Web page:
A massive online campaign that raised over $20 million in a matter of weeks in the hopes of providing Congress with the money to build a border wall is abruptly ending that effort, Intelligencer has learned.
Instead, with Democrats in control of Congress and unlikely to appropriate even gifted money toward a border wall, the organizers behind We the People Will Fund the Wall are preparing to embark on a new effort to raise even more funds to buy land on the southern border and construct the border barrier without help from the government.
“As we have progressed further into this and seeing politicians like Nancy Pelosi and Chuck Schumer say they were not going to give a dime for border security, we came to the conclusion that we could do a better job of building the wall ourselves,” said Brian Kolfage, a triple-amputee Iraq War veteran who began the GoFundMe account that became viral sensation over the course of the last several weeks. “We are better-equipped, and we can build walls faster, sooner, and better than the government.”
According to Kolfage, the group has been in touch with landowners in Texas about leasing or buying land along the southern border, and has enlisted a team of architects and engineers to begin the design process. The new effort will register as a 501(c)(4), a social welfare advocacy nonprofit, and it has attracted a who’s who of some of the loudest anti-immigrant voices on the far right. Some of the names on the board of directors of the new organization include former Kansas secretary of State Kris Kobach, Blackwater founder Erik Prince, former Milwaukee County sheriff David Clarke, and former congressman Tom Tancredo.
Because the purpose of the original fundraising effort has shifted, organizers will be emailing each of the 330,000 donors to the original GoFundMe and asking them to opt-in to the new plan. If they decide not to opt-in, their money will be refunded.
“Our ultimate goal is just to protect the American people and we are going to do it one mile at a time, and if that means we build the whole dang wall before the government can get involved, then we will build the whole dang wall,” Kolfage said. “It’s a national security question. We need to encourage the right people to come in. Open borders just don’t work. A wall would force people to come through the front door.”
The success of the original wall effort stunned political observers, raising $13 million in just four days, thanks in part to its promotion from Fox News hosts like Laura Ingraham, even as it elicited snickers on the left for raising a mere fraction of what Trump says is necessary to build a wall along the border.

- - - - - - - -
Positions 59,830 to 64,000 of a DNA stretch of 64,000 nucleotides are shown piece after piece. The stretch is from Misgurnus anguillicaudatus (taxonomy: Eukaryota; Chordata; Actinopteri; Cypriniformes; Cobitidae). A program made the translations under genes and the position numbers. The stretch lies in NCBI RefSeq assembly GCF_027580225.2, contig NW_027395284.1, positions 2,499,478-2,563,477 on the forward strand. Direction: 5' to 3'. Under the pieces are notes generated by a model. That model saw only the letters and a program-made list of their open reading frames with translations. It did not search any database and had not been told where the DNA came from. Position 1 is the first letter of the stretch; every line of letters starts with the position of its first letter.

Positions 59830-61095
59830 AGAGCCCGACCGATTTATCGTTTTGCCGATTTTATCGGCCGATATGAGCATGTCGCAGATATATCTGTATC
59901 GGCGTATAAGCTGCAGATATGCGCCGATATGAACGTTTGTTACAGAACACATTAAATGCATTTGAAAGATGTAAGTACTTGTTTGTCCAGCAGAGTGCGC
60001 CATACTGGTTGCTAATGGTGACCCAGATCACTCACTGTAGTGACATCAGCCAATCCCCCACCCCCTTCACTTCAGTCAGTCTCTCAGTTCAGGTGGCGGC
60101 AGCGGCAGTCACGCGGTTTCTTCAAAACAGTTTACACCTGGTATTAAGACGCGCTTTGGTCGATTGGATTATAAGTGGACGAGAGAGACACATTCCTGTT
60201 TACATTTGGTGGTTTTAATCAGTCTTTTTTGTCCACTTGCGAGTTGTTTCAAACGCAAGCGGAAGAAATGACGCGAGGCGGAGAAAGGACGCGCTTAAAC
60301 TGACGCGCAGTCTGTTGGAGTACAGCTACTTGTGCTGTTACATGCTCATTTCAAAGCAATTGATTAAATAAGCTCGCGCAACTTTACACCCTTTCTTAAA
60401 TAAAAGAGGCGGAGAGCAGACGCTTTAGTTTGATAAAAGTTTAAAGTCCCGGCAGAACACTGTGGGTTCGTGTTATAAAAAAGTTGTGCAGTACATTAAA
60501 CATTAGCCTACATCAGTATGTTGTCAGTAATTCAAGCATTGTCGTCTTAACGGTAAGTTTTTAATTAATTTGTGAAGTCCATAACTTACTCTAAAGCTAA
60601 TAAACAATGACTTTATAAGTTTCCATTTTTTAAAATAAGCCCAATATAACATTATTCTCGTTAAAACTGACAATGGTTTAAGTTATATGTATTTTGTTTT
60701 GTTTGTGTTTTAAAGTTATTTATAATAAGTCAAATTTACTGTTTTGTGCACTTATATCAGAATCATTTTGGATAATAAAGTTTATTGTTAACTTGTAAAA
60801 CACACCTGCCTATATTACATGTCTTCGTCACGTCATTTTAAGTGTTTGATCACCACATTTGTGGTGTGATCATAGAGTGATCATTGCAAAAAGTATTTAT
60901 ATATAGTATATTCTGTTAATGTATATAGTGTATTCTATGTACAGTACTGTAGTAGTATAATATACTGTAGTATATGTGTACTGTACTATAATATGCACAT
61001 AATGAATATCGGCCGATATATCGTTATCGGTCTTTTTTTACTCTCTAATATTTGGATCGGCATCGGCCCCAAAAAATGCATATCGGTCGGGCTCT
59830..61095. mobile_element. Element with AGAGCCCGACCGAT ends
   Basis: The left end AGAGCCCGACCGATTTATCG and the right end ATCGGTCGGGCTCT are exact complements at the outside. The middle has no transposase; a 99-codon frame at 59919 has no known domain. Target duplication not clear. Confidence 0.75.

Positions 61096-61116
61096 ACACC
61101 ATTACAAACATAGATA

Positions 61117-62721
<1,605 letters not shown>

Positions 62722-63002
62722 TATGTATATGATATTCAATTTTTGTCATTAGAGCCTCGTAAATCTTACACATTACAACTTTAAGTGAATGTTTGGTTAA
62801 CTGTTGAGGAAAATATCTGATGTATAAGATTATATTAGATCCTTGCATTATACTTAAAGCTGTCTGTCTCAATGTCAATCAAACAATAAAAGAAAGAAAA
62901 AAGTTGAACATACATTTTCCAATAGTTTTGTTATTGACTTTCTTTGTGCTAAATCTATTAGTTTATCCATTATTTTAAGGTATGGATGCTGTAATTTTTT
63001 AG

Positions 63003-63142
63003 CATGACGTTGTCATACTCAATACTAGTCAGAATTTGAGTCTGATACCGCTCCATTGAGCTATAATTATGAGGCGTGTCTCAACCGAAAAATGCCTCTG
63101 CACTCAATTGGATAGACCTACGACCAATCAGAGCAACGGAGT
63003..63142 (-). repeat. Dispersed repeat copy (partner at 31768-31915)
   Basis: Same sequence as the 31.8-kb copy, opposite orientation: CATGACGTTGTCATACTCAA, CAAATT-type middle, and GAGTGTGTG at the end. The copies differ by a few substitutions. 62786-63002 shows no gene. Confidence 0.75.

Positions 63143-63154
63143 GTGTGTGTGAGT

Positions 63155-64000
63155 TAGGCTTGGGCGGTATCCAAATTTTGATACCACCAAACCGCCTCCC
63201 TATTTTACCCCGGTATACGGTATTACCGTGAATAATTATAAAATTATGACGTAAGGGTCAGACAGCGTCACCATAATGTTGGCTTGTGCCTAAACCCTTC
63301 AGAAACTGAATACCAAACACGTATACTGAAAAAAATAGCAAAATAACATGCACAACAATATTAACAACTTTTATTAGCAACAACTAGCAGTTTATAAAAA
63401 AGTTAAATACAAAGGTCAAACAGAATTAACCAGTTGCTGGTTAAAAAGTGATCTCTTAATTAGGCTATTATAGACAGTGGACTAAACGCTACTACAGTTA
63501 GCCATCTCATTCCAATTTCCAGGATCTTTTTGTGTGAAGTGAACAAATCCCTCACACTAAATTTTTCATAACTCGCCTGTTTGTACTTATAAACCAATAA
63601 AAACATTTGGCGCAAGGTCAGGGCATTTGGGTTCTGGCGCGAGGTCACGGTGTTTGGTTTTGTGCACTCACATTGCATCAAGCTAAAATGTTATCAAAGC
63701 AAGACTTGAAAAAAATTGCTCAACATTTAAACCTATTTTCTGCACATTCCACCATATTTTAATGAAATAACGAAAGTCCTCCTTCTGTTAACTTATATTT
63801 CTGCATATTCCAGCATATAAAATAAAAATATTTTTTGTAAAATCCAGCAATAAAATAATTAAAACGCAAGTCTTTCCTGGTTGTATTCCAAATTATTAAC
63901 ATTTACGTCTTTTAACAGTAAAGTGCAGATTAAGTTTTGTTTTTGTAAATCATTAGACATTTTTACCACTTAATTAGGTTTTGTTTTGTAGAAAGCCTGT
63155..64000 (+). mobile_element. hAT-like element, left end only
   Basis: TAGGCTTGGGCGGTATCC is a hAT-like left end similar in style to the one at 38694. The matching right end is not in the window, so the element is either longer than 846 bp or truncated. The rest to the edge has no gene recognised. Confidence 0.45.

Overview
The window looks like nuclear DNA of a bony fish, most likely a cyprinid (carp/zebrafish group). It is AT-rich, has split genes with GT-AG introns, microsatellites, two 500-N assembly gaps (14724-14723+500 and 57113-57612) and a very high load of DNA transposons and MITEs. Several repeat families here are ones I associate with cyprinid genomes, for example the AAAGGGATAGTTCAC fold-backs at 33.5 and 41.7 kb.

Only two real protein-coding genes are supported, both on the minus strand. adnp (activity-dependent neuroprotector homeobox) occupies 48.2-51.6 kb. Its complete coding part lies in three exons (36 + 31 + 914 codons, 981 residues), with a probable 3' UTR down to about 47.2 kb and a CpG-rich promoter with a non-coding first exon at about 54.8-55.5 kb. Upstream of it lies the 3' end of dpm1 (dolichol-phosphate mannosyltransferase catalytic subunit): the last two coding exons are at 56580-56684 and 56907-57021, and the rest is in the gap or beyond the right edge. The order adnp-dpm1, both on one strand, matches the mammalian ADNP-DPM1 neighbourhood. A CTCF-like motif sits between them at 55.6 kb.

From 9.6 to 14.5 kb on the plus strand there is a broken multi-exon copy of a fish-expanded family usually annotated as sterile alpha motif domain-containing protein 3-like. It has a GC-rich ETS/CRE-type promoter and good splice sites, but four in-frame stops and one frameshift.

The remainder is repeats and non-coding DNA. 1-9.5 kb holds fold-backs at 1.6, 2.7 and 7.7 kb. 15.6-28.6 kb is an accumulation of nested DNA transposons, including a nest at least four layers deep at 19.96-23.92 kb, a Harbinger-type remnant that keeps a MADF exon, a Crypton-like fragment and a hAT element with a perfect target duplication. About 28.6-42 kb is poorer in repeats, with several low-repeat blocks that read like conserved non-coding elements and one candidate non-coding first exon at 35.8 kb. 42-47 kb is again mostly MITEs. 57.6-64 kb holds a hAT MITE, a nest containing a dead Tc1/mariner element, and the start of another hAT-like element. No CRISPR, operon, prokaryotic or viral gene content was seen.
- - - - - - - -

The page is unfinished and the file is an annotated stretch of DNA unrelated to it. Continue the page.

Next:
As donations soared, the 37-year-old Kolfage came under scrutiny; he has founded a number of fringe right-wing news sites that have trafficked in conspiracy theories and misleading information, which were eventually kicked off of Facebook. BuzzFeed News reported yesterday that Kolfage once set up a GoFundMe to serve as a mentor for wounded veterans like himself, but ended up pocketing the more than $16,000 raised. Kolfage said the mentoring program received several awards from veterans groups, and that all the money went to his travel and expenses, which are costly because of his disability. He added that he would be taking no salary for this latest effort.
According to Dustin Stockton, a conservative political operative and spokesman for the group, construction is set to begin later this year, and they expect that it will cost between $5–10 million per mile. Feasibility studies are already underway, he said, about where a barrier would be most useful.
Kolfage announced the initial project by asking all of the 63 million people who voted for Trump to donate $80. After several days of positive news coverage from the right-wing media, the hashtag #GoFundTheWall was trending nationally on Twitter. The project was abandoned when Democrats took control of the House, since organizers behind the effort say Nancy Pelosi could not be trusted to fund the wall even if the money was donated to the government explicitly for that purpose.
Erik Prince, the founder of the private security company Blackwater USA and a board member of Fund the Wall, compared this effort to how much of the Western United States was settled by private rail, telegraph, and security companies.
“This is the way for lots of Americans of good will and vision and innovation and capital to see that their country is protected,” he said. “And the private sector building it will cost a fraction of what it costs the federal government.”
Experts are skeptical that a DIY wall-building plan would have much of an effect, pointing out that, if anything, it would make the project more expensive, since the government wouldn’t be able to use eminent domain to seize land.
“If somebody wants to buy land and build a wall, more power to them I guess,” said David J. D’Angelo, the director of field research at the Foreign Policy Research Institute and an expert on border security. “It would have zero impact on the real political issues at play. But it’s a free country. For now.”